Home » Linux » Shell » Linux Symlinks

How to Create Linux Symlinks Using the ln Command

This tutorial explains how to create symlinks (symbolic links), also know as “Soft Links,” in Linux using the ln command.

If you’re coming to Linux from a background using the Windows operating system, you’ll be familiar with the concept of shortcuts – files that don’t contain any real data and contain a link to the actual file or folder you wish to access.

They may exist simply for your convenience (to save time clicking through nested folders) or to redirect the output (You have a program with a hard-coded directory to which it outputs files, and you wish to send them somewhere else).

Soft Links (Symlinks) in Linux serve essentially the same purpose.

Hard Links vs. Soft Links

  • Soft Links (also known as Symbolic Links or Symlinks) refer to the location of another file or folder on a filesystem.
    • Therefore, if the file that has been soft linked to is deleted, the soft link is meaningless as it points to a file that doesn’t exist.
    • As the soft link is just a reference to the linked file location, they can exist on different filesystems.
    • Permissions are not shared between link and linked.
  • Hard links are a mirror copy of the file linked – both copies refer to the same data on a storage device.
      • Therefore, deleting the hard-linked file won’t remove the data – the other “Hard Link” to the data will still exist as a file in the filesystem.
        • The file system will keep count of how many references there are to the file on the disk.  When all hard links are deleted, that count will be 0 (zero).  When the count reaches zero, the file is deleted and the data space will be de-allocated so that it can be used to store other files.
      • As they are two references to the same data, they must exist on the same filesystem.
      • Permissions are shared – both linked and linked are the same file on disk being referenced from two places.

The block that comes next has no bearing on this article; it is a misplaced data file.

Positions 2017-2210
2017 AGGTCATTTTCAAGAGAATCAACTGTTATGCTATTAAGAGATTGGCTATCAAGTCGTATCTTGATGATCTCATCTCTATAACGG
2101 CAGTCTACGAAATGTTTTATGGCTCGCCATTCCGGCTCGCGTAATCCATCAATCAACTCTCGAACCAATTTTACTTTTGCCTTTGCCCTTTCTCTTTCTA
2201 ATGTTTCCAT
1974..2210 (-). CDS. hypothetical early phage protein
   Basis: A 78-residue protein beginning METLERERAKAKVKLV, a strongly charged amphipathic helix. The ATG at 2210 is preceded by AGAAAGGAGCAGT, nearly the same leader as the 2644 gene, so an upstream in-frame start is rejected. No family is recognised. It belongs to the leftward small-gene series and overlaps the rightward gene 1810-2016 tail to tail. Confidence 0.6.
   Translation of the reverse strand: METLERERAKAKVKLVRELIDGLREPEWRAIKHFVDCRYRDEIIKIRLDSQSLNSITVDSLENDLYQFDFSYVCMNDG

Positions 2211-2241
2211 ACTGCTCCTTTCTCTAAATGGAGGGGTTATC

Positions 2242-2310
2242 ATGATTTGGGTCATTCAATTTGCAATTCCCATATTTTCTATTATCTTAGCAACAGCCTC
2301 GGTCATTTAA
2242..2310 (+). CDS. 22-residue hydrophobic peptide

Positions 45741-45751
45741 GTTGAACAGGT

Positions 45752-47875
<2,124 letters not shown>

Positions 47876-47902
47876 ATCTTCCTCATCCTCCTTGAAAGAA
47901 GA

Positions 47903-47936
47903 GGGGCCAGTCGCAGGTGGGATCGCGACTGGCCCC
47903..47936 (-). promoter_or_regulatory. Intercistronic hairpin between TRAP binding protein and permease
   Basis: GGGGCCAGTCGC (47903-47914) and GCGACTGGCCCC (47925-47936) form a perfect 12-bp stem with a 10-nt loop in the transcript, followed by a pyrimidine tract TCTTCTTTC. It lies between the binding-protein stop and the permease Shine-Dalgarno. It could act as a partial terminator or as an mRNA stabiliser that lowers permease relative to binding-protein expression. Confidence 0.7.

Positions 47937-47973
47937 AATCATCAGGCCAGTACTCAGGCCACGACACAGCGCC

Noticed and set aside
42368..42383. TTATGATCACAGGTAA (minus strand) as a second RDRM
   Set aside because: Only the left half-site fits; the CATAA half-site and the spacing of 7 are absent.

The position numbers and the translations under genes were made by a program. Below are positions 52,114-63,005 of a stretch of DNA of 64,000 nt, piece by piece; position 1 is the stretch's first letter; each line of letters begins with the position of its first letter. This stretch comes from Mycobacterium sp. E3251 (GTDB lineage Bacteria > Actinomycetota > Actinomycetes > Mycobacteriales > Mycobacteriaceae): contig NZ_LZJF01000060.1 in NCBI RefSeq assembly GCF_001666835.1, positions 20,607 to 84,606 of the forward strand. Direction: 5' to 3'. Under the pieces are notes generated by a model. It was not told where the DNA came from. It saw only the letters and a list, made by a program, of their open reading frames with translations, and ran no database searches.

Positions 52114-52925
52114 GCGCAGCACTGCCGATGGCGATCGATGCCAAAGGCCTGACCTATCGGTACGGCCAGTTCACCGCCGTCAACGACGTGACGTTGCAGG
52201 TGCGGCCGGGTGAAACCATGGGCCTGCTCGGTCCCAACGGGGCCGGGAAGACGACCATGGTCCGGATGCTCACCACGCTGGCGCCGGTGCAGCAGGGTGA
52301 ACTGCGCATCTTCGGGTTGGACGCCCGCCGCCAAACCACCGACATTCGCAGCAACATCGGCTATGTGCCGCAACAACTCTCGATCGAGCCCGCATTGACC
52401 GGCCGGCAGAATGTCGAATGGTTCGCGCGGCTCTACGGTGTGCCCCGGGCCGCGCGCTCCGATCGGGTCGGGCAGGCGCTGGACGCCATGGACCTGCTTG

Note that:

  • Both files and folders can be used as the SOURCE_PATH
  • The soft like will be created at LINK_PATH


You can pass the following options to the ln command:

-F If the proposed link (link_name) already exists and is a directory, then remove it so that the link may occur. The -F option should be used with either -f or -i options. If none is specified, -f is implied. The -F option is a no-op unless -s option is specified.
-h If the link_name or link_dirname is a symbolic link, do not follow it. This is most useful with the -f option, to replace a symlink which may point to a directory.
-f If the proposed link (link_name) already exists, then unlink it so that the link may occur. (The -f option overrides any previous -i options.)
-i Cause ln to write a prompt to standard error if the proposed link exists. If the response from the standard input begins with the character y or Y, then unlink the proposed link so that the link may occur. Otherwise, do not attempt the link. (The -i option overrides any previous -f options.)
-n Same as -h, for compatibility with other ln implementations.
-s Create a symbolic link.
-v Cause ln to be verbose, showing files as they are processed.

These options and full details for the ls command can be found in the user manual by running:

man ls


To demonstrate creating a simple symbolic link (symlink for short), we can create a file:

touch test_file.txt

Then we can create a soft link to it:

ln -s test_file.txt link_to_test_file

You can verify the link by running:

ls -l

Which will output something like:

-rw-r--r--  1 user  staff        0  2 Jan 01:31 test_file.txt
lrwxr-xr-x  1 user  staff        9  2 Jan 01:32 link_to_test_file -> test_file.txt

Note that:

  • The letters in the first column represent the file or folder type and permissions
  • The number following is the number of files contained
  • user/staff are the user/group with permissions to the file or folder
  • Followed by the file size, modification date, and name
  • See that l at the beginning of the row? This means that it is a link
  • Additionally, you can see the -> bit at the end, which is showing that the file is linked to test_file.txt
  • So, it’s definitely a link


When I log into most systems, I’m sent straight to the user’s home directory. Rather than typing out the path to the directory, I want to be working in that day (for example, in a directory hosting the files for a web app I’m deploying), the first thing I’ll usually do is create a soft link to that folder so that I don’t have to type out the full path every time I want to navigate back to it.

So, it’s pretty useful.

New to Linux? Put it straight to use by learning some code!

Photo of author
I'm Brad, and I'm nearing 20 years of experience with Linux. I've worked in just about every IT role there is before taking the leap into software development. Currently, I'm building desktop and web-based solutions with NodeJS and PHP hosted on Linux infrastructure. Visit my blog or find me on Twitter to see what I'm up to.

Leave a Comment